Google has changed the Gmail application on Android from a protected system application to a Marketplace app, adding new features in the process.
The default Gmail application in Android previously could only be updated with Android updates such as OTA updates from Android 2.1 to 2.2 which are currently underway for a range of smartphones.
However this process means updates aren't possible until carriers get around to modifying the stock Android version for their own purposes, generally by adding carrier specific settings, branding and various 'bloatware' features such as unremovable shortcuts to the carrier's web portals.
Google's move means the Gmail app now appears in the Android Marketplace and so can be updated as often as Google issues updates. The catch is the new version is only compatible with Android 2.2 'Froyo'.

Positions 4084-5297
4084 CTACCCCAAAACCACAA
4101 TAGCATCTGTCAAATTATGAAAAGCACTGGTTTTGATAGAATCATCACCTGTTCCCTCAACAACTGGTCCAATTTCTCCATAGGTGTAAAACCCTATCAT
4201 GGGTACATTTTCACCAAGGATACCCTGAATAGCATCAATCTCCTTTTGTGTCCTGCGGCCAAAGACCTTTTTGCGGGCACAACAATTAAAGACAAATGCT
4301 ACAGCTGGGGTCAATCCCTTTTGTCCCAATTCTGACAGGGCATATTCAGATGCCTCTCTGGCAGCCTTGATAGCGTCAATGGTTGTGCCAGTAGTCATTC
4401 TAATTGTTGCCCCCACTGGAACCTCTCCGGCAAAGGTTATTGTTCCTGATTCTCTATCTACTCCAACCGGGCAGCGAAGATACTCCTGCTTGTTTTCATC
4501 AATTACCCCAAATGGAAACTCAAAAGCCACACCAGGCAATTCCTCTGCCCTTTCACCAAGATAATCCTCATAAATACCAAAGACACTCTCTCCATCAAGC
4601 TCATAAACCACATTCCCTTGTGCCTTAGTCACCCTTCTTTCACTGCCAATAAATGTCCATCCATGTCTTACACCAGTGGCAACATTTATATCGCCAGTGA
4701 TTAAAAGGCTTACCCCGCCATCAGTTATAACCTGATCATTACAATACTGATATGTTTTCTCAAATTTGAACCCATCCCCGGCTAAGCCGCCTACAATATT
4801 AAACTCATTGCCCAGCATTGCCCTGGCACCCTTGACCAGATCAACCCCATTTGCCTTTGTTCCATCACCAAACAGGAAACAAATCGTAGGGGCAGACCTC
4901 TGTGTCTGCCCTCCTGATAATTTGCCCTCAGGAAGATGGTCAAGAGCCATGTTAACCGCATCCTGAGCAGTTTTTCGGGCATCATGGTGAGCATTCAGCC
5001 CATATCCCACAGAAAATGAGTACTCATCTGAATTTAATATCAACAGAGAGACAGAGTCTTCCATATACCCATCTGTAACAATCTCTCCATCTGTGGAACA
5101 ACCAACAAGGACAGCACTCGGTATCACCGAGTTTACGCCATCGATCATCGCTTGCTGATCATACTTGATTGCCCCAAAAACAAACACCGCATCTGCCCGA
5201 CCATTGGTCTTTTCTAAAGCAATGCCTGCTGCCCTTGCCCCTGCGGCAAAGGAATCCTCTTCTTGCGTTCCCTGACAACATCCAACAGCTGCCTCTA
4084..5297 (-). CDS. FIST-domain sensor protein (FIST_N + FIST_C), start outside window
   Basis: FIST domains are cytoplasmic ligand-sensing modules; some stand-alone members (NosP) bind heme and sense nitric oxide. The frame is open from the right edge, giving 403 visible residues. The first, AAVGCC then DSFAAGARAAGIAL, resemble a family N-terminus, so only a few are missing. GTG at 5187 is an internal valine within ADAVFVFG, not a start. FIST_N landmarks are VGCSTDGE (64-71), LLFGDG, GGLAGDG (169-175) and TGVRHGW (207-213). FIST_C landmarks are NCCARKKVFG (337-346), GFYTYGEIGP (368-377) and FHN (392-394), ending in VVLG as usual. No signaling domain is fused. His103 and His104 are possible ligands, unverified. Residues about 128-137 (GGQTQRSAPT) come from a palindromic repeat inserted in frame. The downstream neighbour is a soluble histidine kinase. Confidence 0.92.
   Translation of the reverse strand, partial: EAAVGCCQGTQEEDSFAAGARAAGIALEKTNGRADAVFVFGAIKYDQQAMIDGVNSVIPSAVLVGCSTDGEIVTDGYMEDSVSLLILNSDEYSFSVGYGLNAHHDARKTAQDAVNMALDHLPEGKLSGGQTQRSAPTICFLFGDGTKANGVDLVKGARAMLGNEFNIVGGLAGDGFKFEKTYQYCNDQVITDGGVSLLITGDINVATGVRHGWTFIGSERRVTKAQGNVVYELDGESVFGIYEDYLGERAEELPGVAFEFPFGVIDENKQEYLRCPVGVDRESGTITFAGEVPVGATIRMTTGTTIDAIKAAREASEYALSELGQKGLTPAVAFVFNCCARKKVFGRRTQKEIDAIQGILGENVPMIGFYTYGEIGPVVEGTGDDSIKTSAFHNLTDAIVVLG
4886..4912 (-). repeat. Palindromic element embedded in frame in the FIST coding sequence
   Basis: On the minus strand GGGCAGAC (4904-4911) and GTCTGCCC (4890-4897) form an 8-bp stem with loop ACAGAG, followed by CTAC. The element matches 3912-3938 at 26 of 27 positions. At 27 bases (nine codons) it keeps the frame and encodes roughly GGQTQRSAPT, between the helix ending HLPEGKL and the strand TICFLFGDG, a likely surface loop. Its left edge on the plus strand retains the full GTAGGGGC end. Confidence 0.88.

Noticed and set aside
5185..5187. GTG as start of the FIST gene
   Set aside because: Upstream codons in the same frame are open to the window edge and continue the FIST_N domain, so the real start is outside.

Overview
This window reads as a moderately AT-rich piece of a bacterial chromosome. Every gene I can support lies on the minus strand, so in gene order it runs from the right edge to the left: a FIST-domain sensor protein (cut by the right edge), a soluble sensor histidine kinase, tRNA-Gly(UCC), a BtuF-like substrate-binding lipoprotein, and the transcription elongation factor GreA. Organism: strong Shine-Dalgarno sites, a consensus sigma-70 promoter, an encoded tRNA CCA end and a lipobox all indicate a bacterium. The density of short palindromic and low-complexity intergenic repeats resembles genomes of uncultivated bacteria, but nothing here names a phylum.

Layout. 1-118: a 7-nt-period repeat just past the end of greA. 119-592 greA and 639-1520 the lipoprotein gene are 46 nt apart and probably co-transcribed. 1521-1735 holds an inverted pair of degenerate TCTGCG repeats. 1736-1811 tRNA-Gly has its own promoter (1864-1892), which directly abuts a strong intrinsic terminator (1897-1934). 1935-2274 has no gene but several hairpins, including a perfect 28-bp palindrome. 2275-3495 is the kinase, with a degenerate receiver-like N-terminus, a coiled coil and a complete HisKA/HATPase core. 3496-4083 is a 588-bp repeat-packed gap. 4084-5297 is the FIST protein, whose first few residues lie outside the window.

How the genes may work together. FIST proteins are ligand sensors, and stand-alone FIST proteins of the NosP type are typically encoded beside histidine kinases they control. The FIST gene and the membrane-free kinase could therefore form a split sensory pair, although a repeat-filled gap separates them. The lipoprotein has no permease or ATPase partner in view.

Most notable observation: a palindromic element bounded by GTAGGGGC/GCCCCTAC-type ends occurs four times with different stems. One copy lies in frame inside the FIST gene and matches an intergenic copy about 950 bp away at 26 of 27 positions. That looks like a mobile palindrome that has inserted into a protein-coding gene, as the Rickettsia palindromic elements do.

However the new 2.3 version of Gmail already adds a number of useful features including a fixed message action bar that doesn't scroll, support for the Priority Inbox added to the full-fat Google web client a couple of weeks ago and the much missed ability to unfolded quoted text in lengthy email threads.
Unfortunately many Android smartphone owners will still be left waiting for Froyo to appear on their carrier. Unless, that is, they get tired of the delay and reflash their phone with a stock ROM. Not that PCR would advocate anything like that.